-Find a trainer that is not a riding instructor(get a riding instructor for riding lessons) but a horse trainer, that can help you work on issues w you and your horse so you can grow as a team, suggest a feed plan, a stabling management plan, and some horsemanship training for both of you!
-Sign up for an online course in horsemanship
-Attend a clinic
-Attend a show – see how others are doing with their horses
Any one of these or a combination is sure to get you started!
We get many calls from people who have bought or adopted horses and they are in bad shape. Physically, emotionally and usually both. Generally not new to horses and so really wanting to help, but didn’t have the experience perhaps to understand the issues the horse has come with, so all the other things fell apart.
Stable management – your horse needs time in turn out, time w other horse friends and access to hay or forage of some kind basically all the time. Restricting forage, keeping them in a stall, or keeping them alone starts many, many other behaviors which are considered undesirable. A happy horse is a breeze to work with. One that has anxiety, and emotional distress – not only does it lead often to serious medical issues, but safety issues as well. Then the horse is blamed. This is a “bad” horse.
You have always loved horses, now have the time and property to have one for your own, but seeing what pitfalls that are out there, and how to avoid them is so much better than having things crop up and not knowing how to manage them.
Its like getting a puppy and winging it, or maybe taking them to a puppy class. Getting out, socializing them, making and effort, seeing what you can do to avoid those big problems down the road,
Now of course this doesn’t mean every horse while have issues if you don’t do everything perfect, none of us is perfect, we do the best we can. But the average horse with the average owner will see such improvements, or no decline in already good behavior if they make and effort and work with their horse. We do see it all the time!
Another idea – you are always training the horse, either training them the right way or the wrong way, but they are always learning from you. Again, an effort has to be made if you want your well trained horse to stay well trained. If they are green broke, being straightforward and consistent is even more crucial. You are giving them life lessons. One of the most common things we see when picking up a horse is that they are hard to catch. It’s often a joke in the equestrian community, but imagine you came home and your dog RAN from you. That horse is saying something, why on earth would a horse run from you – it’s avoiding what they believe will be a negative experience. Real or perceived, that is what is happening. It’s often hard to look inwards, but when we do, we have the opportunity to learn and change the scenario. Then you and the horse are happy instead of at odds. One horse we picked up, the horse and owner were both very unhappy for almost two years. Two years! When a few simple changes early on would have solved the problem. All the time, money, and angst that they both suffered, over something easily fixed.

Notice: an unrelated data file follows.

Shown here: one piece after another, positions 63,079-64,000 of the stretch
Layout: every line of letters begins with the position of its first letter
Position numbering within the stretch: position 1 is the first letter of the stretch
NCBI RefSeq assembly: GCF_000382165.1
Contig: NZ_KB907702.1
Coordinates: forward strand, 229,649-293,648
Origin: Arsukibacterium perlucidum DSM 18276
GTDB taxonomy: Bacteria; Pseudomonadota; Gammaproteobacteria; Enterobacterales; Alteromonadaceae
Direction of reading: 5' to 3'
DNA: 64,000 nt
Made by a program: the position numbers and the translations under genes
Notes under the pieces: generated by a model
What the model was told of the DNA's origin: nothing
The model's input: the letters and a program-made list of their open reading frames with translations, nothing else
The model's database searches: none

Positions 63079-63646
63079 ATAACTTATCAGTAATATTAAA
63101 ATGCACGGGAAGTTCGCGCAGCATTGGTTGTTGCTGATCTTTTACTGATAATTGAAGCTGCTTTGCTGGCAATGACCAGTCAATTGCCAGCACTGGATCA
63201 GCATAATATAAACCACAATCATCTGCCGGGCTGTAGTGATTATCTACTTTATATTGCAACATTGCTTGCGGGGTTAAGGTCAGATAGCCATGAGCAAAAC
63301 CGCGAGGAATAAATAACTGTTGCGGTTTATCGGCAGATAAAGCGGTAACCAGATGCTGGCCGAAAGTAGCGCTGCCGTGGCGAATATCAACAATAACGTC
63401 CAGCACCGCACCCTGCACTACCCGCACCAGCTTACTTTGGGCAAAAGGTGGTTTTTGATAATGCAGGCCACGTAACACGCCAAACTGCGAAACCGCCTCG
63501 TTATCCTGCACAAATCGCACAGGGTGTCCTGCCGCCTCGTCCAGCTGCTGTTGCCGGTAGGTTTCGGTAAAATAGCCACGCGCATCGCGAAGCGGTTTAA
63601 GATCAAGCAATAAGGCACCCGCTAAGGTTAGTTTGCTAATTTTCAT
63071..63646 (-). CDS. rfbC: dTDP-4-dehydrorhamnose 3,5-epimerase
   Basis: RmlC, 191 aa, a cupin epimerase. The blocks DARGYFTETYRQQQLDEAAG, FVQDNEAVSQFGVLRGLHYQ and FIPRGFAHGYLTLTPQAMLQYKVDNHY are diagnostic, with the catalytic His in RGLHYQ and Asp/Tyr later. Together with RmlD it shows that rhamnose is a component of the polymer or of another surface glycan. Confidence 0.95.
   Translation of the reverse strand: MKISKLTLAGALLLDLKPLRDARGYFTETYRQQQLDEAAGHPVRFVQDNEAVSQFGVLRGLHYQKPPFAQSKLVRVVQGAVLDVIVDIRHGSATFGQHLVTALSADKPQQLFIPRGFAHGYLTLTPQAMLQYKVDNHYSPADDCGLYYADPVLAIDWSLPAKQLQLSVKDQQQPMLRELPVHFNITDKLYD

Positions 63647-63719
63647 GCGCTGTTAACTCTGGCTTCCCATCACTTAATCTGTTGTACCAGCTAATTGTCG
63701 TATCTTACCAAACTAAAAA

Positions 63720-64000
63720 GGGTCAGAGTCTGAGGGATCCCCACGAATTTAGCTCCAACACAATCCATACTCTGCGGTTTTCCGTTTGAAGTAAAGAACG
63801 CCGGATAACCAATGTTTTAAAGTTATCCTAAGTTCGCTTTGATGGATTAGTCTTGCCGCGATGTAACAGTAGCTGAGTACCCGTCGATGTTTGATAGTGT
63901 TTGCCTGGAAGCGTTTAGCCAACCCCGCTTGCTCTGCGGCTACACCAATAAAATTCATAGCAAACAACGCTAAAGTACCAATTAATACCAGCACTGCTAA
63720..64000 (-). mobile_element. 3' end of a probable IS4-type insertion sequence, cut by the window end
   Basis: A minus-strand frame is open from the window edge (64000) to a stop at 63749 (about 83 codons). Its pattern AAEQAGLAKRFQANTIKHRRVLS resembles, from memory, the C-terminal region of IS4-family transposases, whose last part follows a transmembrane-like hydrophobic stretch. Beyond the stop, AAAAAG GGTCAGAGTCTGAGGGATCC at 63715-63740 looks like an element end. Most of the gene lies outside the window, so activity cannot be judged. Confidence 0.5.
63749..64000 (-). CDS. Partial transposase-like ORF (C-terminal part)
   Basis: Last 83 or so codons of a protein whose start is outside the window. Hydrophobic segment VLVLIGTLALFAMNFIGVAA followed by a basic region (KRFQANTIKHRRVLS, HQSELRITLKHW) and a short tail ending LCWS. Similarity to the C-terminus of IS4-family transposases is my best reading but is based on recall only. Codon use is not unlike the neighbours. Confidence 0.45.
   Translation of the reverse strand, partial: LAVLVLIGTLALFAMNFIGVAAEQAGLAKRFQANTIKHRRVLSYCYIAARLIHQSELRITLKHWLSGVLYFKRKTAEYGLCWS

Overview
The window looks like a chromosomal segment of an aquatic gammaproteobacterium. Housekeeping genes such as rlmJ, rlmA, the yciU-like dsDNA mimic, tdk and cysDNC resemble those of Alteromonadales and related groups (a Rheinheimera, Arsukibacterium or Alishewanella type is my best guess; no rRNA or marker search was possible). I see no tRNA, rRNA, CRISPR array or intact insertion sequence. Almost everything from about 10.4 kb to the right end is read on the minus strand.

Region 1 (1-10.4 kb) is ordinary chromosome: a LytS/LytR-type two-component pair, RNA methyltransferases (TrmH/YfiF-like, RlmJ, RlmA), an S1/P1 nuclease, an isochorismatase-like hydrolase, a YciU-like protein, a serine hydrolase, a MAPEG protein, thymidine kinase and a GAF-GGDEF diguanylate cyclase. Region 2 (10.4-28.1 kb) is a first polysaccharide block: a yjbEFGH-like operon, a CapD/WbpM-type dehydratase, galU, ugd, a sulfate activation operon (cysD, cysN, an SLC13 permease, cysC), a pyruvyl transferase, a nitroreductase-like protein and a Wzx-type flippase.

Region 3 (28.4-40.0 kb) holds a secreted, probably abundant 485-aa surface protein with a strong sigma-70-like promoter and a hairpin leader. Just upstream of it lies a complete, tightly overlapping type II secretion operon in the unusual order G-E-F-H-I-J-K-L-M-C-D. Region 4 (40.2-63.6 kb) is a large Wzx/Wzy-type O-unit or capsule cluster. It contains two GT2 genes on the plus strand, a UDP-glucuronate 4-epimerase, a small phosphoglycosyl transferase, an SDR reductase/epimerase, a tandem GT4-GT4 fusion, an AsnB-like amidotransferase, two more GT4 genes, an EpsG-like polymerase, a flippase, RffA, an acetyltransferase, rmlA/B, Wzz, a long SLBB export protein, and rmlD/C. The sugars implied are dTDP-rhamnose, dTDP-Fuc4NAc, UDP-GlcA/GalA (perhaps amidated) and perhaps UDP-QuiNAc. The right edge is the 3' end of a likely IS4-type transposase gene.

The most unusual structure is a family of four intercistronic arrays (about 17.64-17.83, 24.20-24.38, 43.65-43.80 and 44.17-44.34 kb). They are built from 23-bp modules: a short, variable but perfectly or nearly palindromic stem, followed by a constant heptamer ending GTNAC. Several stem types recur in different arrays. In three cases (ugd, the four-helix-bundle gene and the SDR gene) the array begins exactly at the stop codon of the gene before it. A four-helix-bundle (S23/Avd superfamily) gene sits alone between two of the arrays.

The more you surround yourself with other competent horse owners, the more good horsemanship you see and experience, the better you can be for your horse. Make the effort, pick up a book, check out a video, find something fun for both you and your horse and enjoy your time together. Training can be hard work, but it can be fun . We have a great short Introduction to Horse Ownership coming up Jan 15th at 11 am – just $10- what a great place to start learning more about creating a happy and healthy environment for both of you!
Introduction to Horse Ownership Jan 15th at 11am
Enough hay, appropriate amount of the right feed, plenty of turn out, those are kind of a given, but what else do you need to know about owning a horse. The real costs – lets break it down What kind of fencing is best for horses? What about stalls vs run in? Vet care – what’s is needed and when Farrier work Training What basic equipment should you have Riding – not just riding, but riding well A lot of this is pretty basic but we guarantee there is so much to learn, you will leave pretty amazed!
All things are difficult before they are easy – Thomas Fuller
If you have problems with your horse – reach out to us and we can schedule an evaluation Tracktotrailthoroughbreds@gmail.com
Working in the horse industry – 2 day clinic Jan 2022
Unveiled in August 0f 2021, we are offering once again the best two days you will ever spend learning about working in the horse industry.
We are a rehab center and see our share of neglect and injuries. This is a great class to take if you want a job as a barn manager, vet tech, or want to start a horse rescue.
Learn about the care, handling and the daily issues that come with handling a large number of horses, managing their feed and care, neglect and injury issues, and learning to recognize potentially life saving conditions. There is just so much to learn!
Handling OTTB’s, is it different?